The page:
Park Avenue. Monopoly buffs and New Yorkers hold that name dear. And so do those whose automotive tastes run toward old-school American luxury, the kind that's reflected in the Buick Park Avenue. To these folks, soft, pillowed seats, smooth and quiet powertrains and a ride quality that shields occupants from the nasty noises and jolts of the outside world are of paramount importance.
Originally introduced in the mid-1970s as a super-posh trim level for the Electra model, the early Park Avenue boasted velour upholstery so thick and soft you'd swear you were sitting on Queen Victoria's sofa. Other hallmarks of this 455-cubic-inch, V8-powered, disco-era bruiser included more faux wood trim for the cabin and more chrome trim for the body.
Downsized in 1977, the Electra Park Avenue was still a big car that could be powered by a large V8. A more serious downsizing program took place in the mid-'80s that saw the big Electra morph into a slimmed-down, squared-off sedan that was much shorter and lighter. The powertrain did an about-face as well, as the new Buick flagship adopted front-wheel drive and exclusively used fuel-efficient V6 power.
The dawn of the 1990s saw the Buick Park Avenue transition from a trim level to its own model when it replaced the Electra. Slightly larger than the boxy '80s version, this Park Ave boasted an elegant, softly curvaceous body. An available supercharged V6 sated the appetites of those who longed for the thrust of the distant past, while luxury features such as dual-zone climate control kept the hedonists happy.
For 1997, a more polished Park emerged and loyalists of the isolationist school of auto design were not disappointed, as the big Buick still prioritized a plush ride over precise handling. For the new millennium, however, Buick's managers decided a changing of the guard was required. The Park Avenue (and the LeSabre) was replaced by the Lucerne.
Most Recent Buick Park Avenue
The most recent Buick Park Avenue, produced for the 1997-2005 model years, served as the brand's flagship large sedan. This model's stiffer platform improved ride and handling characteristics and also minimized the chance of any squeaks and rattles as compared to the previous generation. Styling was evolutionary, with the same silhouette shaped with smoother body sides and crisp fender peaks. The cabin redesign included larger gauges and more easily used controls, though storage spaces were in short supply and the radio still had too many small buttons.
Base and Ultra trims were offered, with the latter providing additional luxuries such as leather seating, a power passenger seat and an upgraded audio system. With the front bench seat, the Park Avenue could seat up to six passengers.
Engine choices were a tried-and-true pair of 3.8-liter V6s. The standard Park Avenue came with the naturally aspirated version (205 horsepower), while the Ultra boasted the supercharged version (240 hp). Both models drove their front wheels through a four-speed automatic.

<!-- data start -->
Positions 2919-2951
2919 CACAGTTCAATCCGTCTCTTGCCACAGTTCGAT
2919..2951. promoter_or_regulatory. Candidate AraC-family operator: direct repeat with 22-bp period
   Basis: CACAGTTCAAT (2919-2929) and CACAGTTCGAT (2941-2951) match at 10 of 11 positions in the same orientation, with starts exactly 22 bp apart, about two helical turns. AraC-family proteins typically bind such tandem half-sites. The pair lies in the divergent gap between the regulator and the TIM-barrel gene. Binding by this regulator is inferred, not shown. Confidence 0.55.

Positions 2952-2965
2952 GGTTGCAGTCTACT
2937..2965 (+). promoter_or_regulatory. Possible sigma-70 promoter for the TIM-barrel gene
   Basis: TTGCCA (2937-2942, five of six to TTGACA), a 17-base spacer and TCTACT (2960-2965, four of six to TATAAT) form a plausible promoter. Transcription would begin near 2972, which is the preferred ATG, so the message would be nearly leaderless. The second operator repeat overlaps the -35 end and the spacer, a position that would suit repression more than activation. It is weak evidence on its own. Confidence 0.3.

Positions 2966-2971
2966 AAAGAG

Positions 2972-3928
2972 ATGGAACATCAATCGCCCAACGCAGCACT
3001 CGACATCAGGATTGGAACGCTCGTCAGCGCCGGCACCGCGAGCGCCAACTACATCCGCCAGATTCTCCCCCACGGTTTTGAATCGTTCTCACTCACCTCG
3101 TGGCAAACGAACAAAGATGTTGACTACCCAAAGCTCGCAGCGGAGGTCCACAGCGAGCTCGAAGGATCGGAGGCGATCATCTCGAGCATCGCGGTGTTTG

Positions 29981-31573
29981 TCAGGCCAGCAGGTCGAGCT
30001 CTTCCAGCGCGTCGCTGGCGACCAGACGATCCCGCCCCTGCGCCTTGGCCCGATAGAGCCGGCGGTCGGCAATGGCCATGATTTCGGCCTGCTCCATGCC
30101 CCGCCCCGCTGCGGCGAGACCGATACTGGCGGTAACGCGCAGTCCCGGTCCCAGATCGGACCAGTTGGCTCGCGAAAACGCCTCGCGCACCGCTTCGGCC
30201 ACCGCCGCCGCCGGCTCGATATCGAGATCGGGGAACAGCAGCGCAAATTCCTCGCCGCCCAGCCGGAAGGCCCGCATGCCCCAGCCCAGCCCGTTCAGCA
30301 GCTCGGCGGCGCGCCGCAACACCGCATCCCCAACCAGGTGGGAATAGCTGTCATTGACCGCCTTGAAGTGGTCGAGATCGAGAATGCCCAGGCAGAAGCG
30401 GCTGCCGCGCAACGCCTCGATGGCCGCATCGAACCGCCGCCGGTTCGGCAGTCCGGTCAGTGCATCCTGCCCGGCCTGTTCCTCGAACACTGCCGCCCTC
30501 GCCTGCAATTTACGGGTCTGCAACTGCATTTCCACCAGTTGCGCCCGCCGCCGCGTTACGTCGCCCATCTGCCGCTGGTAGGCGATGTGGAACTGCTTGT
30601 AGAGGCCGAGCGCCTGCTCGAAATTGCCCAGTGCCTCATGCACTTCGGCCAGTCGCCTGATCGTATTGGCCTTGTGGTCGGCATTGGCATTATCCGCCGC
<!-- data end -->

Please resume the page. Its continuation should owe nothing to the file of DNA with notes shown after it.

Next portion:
In a review of the Buick Park Avenue Ultra, we lauded the car for its strong acceleration (zero to 60 mph in 7.6 seconds, surprisingly good steering and traditional ability to gobble up vast amounts of Interstate in supreme comfort). Noted downsides included disappointing interior build quality and mediocre braking performance. Some drivers will also find the car's ride quality to be overly floaty, especially if the car isn't equipped with the suspension-stiffening Grand Touring package.
Key upgrades through the years include available OnStar communications in 1998, stability control (standard on Ultra) in 2000, available park assist in '01, and a new grille, 17-inch chrome wheels and the addition of fender "portholes" for the '03 Ultra.
As a used car consideration, the Park Avenue fares respectably. Draws include relatively low pricing, a roomy interior, good engine performance and fuel economy, and the pride of owning something that truly fulfills the "rides like a Buick" cliché. Potential buyers might want to also check out the Toyota Avalon, as it provides very similar traits.
Past Buick Park Avenues
The previous generation of the Buick Park Avenue was produced from 1991-'96. Well-equipped base and more luxurious Ultra versions were offered. With its curvaceous body and (on the Ultra) supercharged V6 power, this Park Avenue was a showroom star for the tri-colored-shield division of General Motors.
Initially, both Park Avenues came with Buick's bulletproof 3.8-liter V6 that made 170 hp, but for 1992 the Ultra received a supercharged version that pumped out 205 hp. There were a few other upgrades during this model's run as well. In '94, the Ultra got 20 more hp and heated seats were a new option. The base Park Avenue got its power boost for '95 so it made 205 hp. The last year ('96) of this generation saw the Ultra receive the Series II supercharged V6 (with 240 hp) and variable-assist steering.
Whether one chooses the standard Park Avenue or the Ultra, this Buick is a solid choice for a used luxury car thanks to its comfortable ride, power and admirable fuel efficiency.
Prior to this Park Avenue was the 1985-'90 version, which marked a major downsizing of the model and a switch from rear- to front-wheel drive.